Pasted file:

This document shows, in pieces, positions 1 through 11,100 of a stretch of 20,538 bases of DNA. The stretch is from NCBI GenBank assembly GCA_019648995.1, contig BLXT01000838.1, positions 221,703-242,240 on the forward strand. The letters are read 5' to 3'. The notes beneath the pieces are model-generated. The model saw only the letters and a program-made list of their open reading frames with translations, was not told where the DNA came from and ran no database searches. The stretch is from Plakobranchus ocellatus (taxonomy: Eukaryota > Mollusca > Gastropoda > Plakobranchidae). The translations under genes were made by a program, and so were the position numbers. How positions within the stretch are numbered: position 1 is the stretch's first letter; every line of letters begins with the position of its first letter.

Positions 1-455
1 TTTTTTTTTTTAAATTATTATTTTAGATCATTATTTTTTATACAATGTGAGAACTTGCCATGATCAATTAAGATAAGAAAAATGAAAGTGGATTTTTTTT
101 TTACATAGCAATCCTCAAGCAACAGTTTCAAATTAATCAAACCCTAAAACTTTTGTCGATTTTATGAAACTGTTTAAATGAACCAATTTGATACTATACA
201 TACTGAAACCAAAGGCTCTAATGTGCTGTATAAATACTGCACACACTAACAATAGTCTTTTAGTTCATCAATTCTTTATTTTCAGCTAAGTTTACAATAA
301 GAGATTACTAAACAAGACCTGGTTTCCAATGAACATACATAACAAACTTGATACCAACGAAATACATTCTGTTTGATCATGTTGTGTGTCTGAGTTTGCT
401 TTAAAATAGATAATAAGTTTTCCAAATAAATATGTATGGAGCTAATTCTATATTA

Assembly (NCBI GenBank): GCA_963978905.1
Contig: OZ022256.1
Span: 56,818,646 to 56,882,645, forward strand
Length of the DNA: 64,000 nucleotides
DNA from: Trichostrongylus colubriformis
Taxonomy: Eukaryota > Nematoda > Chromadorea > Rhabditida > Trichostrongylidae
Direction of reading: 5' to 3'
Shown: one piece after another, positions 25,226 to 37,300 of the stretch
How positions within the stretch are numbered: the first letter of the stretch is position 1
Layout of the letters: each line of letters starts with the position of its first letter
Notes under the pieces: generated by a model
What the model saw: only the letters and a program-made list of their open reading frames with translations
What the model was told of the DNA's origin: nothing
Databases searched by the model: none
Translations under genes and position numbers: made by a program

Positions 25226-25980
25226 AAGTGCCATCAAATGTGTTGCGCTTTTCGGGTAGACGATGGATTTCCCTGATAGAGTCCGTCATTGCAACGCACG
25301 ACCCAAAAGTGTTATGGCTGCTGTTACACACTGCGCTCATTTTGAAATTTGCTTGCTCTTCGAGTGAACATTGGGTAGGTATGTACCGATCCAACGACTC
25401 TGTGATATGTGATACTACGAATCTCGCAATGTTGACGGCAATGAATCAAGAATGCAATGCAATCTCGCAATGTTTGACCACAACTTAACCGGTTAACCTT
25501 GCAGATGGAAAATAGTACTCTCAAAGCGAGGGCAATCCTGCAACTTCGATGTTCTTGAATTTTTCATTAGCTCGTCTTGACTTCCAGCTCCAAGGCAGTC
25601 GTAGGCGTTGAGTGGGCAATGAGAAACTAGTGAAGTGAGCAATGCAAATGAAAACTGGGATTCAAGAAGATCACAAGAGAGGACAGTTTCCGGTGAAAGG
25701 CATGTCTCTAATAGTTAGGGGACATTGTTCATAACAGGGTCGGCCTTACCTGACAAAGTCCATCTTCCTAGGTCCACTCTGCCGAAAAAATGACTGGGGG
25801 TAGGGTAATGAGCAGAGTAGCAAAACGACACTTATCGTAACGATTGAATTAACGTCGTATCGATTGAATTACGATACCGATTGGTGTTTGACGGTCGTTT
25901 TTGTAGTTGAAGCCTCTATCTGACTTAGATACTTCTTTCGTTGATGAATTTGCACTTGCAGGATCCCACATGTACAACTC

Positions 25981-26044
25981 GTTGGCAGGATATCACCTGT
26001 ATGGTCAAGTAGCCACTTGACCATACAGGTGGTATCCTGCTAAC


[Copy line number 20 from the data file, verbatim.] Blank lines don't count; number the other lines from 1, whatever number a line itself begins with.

What the model was told of the DNA's origin: nothing